The day before yesterday (Friday last week) the police seized at the apartment of a man residing in the Passage Lemoine, Fauxbourg St. Denis, six hundred medals with the effigy of Henry the Fifth, in cop- per and bronze, together with the moulds, scales, and other implements for coining.—Galiyaani's Messenger.
Dr. Foster calculates that a comet will appear on the 8th of May, and another on the 27th of November next.
Dr. Buller, of Hamburg, is said to have invented a surgical instru- ment, with which a diseased leg may be amputated in less than a second. The pressure exercised so completely benumbs the part, that the patient suffers little or nothing under the operation.
By a new process, discovered at Brussels, the whole of the letter- press upon a printed sheet may be transferred to a lithographic stone, in less than half an hour. By means of a liquid, the letters transferred to the stone are brought out in relief within the space of another hour ; and then, with the usual application of the ordinary printing-ink, 1,500 or 2,000 copies may be drawn off, resembling in all respects the original typography. M. Mecus Vandermaelen has solicited a patent for this discovery. A first application of the discovery has been made by him upon the Gazette des nibunaux, which is to appear at Brussels under a new title.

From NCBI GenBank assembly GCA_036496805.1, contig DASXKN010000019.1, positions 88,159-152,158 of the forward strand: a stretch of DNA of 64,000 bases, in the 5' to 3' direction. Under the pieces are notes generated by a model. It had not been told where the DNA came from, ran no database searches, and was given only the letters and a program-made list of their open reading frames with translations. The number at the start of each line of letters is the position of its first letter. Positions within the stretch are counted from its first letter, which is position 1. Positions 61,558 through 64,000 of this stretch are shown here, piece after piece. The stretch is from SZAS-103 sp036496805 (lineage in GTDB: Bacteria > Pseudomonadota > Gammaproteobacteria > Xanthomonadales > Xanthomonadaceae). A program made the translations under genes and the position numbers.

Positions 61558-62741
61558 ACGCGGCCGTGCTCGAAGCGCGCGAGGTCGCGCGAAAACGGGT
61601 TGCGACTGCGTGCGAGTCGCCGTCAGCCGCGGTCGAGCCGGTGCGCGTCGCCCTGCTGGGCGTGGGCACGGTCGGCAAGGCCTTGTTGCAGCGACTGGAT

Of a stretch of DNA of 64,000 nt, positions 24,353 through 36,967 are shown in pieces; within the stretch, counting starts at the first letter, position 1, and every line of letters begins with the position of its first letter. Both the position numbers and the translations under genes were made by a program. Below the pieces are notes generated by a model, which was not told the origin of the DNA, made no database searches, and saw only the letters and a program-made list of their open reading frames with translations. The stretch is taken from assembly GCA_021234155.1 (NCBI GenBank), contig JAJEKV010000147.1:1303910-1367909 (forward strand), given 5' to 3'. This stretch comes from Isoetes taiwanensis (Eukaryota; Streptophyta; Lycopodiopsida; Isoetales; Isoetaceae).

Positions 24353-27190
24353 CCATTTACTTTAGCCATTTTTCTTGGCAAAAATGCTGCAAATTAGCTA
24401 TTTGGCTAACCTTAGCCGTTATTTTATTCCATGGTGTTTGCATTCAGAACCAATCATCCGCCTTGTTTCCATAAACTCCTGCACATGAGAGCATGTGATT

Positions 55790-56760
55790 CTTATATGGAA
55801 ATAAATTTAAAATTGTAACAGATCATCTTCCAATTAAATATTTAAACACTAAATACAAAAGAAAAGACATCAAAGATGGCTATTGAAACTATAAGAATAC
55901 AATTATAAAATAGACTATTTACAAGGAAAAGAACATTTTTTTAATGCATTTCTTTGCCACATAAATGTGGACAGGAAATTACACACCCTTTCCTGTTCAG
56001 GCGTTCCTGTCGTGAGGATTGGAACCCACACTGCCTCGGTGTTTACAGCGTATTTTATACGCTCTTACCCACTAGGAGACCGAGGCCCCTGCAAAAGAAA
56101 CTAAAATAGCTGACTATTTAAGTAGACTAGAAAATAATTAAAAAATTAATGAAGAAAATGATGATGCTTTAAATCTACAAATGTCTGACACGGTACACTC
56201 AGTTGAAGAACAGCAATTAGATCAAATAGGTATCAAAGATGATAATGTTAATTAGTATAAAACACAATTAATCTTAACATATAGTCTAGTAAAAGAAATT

The Cincinnati Gazette, speaking of the late floods in the valley of the Ohio, says, " It is ascertained that there has been plundering to a con- siderable extent in the deserted houses. Some wretches detected in attempts of this character, or in their actual perpetration, have been committed to prison." The Gazette is not deeply skilled in economics : it adds—" Other doings little less dishonourable are tolerated. There is a prospect of a scarcity of provisions, especially the article of flour. The holders have advanced the prices. Before the rise, flour in store was 5 dollars to 5 dollars 25 cents per barrel. It is now 6 dollars 50 cents to 7 dollars, mid on the rise. This is individual speculation upon a common public calamity, a visitation of Providence upon a whole country." A letter of February 21st says—" An infant alive in its cradle, was taken up opposite Cincinnati ; and a few days after, its mother, hearing of one being picked up, came and claimed her child. Three children were taken out of a house that was going down the current; and a large house, with several men and women in the garret, went nest the city. Whether they have been saved or not, I have not heard." The writer adds—" The cold has come back to-day, and the river in the streets and houses is frozen. Coals have been three- quarters of a dollar per bushel ; wood, ten dollars a cord. Such cold I never felt, except the cold Tuesday in New York about five years ago. What the Lord intends to do with us I know not. His hand is evi- dently at work among the nations of the earth." [What a strange mixture these moralizings present ! There is ice in February—coals are op a dollar a bushel—wood costs ten dollars a cord—the letterwriter has not felt so cold for five years—eryo, the hand of Omnipotence is evidently at work, enhancing the price of fuel, and nipping the fingers of paragraph-mongers !] The late earthquakes in Italy seem to have been more serious than was at first imagined. The Naples journal of the 17th ult. states that at Catanzaro, the royal library, the governor's palace, the hospital, the prison, and a great number of private houses were seriously damaged, although most happily the number of lives lost was very inconsiderable. The Diario di Roma of the 21st ult, contains a letter from Assissi, dated the 15th, stating, that in addition to the other damage done by the earthquake on the preceding night, the magnificent church of Santa Maria degli Angel was entirely reduced to ruins. At Reggio the number of chimnies thrown down amount to above 2,000. Every house has been more or less damaged, and a great number are rendered unin- habitable. The church of St. Peter is reduced to a heap of ruins ; the steeple of the Cathedral must be demolished to its foundation, and not a single public building remains uninjured. At Modena many houses were injured, and such was the terror of the inhabitants that many of them spent several nights in the open air. The Ducal Palace was violently shaken, and the Duke is still so much alarmed, that he passes the night in his carriage in the middle of his gardens.